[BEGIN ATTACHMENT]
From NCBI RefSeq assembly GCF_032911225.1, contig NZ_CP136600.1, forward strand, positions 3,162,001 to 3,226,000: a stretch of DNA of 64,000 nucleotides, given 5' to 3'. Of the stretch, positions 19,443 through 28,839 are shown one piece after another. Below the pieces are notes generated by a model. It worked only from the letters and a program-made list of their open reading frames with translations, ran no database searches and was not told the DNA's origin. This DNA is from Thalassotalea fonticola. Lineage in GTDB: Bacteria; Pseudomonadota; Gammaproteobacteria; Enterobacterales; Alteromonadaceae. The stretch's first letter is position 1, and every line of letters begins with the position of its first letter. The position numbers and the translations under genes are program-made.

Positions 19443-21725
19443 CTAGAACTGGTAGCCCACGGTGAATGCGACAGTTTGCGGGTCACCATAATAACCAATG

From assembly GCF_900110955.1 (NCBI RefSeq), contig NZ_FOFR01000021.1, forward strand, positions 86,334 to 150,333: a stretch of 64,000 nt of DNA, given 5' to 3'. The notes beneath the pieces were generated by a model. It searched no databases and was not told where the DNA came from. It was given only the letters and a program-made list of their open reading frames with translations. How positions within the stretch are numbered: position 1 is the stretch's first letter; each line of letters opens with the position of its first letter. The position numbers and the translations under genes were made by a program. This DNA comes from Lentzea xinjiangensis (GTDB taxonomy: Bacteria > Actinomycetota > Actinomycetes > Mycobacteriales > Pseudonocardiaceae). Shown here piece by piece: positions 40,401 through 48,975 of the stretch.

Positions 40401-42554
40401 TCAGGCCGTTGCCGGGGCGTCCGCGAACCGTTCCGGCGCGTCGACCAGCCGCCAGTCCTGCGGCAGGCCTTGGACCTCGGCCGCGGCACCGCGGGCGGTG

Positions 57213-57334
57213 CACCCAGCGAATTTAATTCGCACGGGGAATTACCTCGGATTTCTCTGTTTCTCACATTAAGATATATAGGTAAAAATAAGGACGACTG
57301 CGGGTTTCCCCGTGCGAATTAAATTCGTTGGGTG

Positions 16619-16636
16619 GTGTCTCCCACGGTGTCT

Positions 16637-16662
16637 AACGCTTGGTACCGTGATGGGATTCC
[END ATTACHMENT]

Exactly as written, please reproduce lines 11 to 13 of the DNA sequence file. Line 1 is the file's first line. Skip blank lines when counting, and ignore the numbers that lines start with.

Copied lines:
16619 GTGTCTCCCACGGTGTCT

Positions 16637-16662
16637 AACGCTTGGTACCGTGATGGGATTCC